Am I a Feminist?

Friends and me at the 2017 Women’s March in Houston, Texas.

Friends and me at the 2017 Women’s March in Houston, Texas.

What happened to the word “feminist?”

Straightforward definitions of the word:

  • An advocate of social, political, legal, and economic rights for women equal to those of men. –Random House Dictionary 2013

  • Movements and ideologies aimed at defining, establishing, and defending equal political, economic, and social rights for women. This includes seeking to establish equal opportunities for women in education and employment. –Wikipedia

Based on these definitions, how could any woman not consider herself a feminist? How could any enlightened man—especially one with female children—not call himself feminist?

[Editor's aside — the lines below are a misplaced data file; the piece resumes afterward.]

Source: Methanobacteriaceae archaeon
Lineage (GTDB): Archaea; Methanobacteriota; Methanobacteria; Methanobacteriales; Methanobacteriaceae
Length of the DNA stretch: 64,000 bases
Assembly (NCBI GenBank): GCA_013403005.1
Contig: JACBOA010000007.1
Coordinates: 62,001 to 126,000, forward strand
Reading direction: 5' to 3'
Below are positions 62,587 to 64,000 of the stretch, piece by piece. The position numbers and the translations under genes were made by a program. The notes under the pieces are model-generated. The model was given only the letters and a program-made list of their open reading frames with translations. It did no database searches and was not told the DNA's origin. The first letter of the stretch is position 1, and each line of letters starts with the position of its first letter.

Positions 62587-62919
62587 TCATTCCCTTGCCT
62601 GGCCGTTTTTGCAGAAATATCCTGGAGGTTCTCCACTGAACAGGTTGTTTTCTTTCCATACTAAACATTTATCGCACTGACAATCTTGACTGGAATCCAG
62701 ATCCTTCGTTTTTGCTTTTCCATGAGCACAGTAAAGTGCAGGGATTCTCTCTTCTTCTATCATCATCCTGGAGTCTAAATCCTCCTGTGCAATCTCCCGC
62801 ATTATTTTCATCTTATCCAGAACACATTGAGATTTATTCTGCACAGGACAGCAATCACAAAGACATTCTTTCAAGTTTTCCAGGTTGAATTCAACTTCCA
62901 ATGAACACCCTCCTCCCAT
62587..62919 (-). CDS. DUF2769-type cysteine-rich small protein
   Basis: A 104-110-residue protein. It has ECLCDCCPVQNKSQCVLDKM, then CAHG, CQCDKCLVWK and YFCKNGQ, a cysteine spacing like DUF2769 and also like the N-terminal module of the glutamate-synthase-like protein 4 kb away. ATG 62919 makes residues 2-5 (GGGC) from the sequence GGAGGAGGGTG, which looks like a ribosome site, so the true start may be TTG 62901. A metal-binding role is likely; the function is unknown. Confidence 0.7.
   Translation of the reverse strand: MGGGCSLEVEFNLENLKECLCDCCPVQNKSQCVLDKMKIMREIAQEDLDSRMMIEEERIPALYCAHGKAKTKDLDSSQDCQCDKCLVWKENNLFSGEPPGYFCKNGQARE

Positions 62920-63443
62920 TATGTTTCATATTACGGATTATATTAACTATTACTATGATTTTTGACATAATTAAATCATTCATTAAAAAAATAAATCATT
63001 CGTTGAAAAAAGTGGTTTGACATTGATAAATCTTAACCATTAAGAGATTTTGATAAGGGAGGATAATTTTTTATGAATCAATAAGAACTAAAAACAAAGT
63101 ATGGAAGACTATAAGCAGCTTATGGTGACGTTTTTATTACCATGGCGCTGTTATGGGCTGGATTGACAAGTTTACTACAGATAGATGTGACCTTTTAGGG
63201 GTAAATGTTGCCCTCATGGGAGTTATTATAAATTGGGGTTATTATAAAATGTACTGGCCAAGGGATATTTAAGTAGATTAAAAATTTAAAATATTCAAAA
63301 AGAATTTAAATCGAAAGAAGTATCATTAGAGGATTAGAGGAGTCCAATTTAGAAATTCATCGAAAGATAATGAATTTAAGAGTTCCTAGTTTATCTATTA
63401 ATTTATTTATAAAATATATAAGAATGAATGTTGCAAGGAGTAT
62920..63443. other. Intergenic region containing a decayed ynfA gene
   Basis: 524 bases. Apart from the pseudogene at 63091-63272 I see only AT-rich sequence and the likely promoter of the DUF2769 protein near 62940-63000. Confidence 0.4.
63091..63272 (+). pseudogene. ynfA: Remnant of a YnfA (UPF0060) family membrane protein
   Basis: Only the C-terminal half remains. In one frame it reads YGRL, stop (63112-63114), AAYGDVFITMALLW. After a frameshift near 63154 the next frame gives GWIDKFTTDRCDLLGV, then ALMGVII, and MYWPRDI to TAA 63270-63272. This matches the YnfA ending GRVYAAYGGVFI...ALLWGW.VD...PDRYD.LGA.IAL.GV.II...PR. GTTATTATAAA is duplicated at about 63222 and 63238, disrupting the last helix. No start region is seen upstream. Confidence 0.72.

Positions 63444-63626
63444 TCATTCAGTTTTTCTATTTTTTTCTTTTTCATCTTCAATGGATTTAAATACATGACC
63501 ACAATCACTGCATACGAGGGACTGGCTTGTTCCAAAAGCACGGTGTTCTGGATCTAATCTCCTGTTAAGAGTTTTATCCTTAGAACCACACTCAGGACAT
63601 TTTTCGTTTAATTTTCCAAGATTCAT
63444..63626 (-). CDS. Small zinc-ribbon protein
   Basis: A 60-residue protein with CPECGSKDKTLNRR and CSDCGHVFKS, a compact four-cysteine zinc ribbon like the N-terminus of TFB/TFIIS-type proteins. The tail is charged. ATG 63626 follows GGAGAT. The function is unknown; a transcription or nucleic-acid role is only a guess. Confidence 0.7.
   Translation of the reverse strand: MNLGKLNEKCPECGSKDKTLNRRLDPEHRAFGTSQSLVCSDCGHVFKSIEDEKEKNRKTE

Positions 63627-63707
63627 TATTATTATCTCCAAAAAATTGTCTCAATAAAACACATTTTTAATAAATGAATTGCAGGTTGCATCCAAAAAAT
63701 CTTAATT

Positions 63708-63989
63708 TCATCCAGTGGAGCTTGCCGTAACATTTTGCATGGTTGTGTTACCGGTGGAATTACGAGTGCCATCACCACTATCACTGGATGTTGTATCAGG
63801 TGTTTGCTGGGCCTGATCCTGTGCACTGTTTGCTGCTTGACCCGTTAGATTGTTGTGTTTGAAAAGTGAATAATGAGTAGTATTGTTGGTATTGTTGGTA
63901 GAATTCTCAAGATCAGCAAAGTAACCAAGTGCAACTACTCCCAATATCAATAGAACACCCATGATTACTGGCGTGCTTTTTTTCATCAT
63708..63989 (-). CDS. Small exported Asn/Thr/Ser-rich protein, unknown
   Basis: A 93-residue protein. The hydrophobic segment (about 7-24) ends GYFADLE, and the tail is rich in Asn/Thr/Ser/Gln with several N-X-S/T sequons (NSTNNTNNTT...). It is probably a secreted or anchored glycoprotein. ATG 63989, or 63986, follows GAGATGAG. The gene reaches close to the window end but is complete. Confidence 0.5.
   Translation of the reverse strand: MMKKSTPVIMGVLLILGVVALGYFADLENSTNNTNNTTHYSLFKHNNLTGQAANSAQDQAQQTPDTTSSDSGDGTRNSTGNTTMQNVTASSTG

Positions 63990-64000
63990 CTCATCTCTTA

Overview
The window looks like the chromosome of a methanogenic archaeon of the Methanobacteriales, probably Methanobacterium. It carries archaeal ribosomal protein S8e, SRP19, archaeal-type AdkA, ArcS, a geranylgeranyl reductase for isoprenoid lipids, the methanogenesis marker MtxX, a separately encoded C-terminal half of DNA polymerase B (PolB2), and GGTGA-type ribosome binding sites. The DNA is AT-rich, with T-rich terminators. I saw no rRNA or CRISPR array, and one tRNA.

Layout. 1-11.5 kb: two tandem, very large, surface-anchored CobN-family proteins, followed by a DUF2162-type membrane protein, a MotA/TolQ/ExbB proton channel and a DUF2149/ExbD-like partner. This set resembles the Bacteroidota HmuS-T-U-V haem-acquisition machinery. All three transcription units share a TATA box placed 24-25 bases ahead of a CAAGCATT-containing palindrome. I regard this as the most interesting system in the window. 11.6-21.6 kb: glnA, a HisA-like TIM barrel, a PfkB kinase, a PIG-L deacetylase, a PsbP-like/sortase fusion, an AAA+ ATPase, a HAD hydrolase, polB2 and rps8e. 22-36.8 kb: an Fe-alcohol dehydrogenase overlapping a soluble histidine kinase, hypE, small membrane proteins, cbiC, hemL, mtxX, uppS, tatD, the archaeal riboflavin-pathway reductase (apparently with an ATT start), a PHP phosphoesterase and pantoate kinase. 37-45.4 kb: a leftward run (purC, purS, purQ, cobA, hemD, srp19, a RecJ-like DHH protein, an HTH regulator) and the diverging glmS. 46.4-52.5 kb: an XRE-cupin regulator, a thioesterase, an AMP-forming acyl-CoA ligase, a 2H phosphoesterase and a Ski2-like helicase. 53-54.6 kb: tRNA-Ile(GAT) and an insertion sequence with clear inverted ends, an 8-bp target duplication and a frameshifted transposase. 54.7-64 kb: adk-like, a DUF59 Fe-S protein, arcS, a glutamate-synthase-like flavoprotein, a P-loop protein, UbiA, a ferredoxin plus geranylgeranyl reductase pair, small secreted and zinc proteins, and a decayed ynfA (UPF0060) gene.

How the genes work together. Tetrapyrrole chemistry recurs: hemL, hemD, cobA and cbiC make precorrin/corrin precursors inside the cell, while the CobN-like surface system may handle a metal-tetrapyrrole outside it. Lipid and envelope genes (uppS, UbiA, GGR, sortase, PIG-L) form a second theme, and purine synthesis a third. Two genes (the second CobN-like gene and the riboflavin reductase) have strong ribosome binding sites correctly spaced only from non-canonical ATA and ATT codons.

How can so many women qualify statements with “I’m no feminist, but…”?

Who took a positive word and turned it negative?

People fear identifying with feminism because of its connotations to anger, harshness and stridency, militancy, bra burning, man hating, and furry armpits.

Some feminists fit the stereotype—but certainly not all do. Feminists are mothers, executives, wives, politicians, humanitarian-aid workers, and more. They want consideration based on their capacities, not on their sex. They want the same opportunities as men.

I am the daughter of a serial entrepreneur. I am the granddaughter of a world traveler. I am the great-granddaughter of a farmer.

All women. My mother made sacrifices male professionals didn’t have to make. My grandmother waited to marry until she could afford to stop teaching; the law mandated unwed female educators. Neighbors still marvel at my great-grandmother driving the feed truck to the grain elevator. How forward!

Yes, I’m a feminist. And a proud one, too.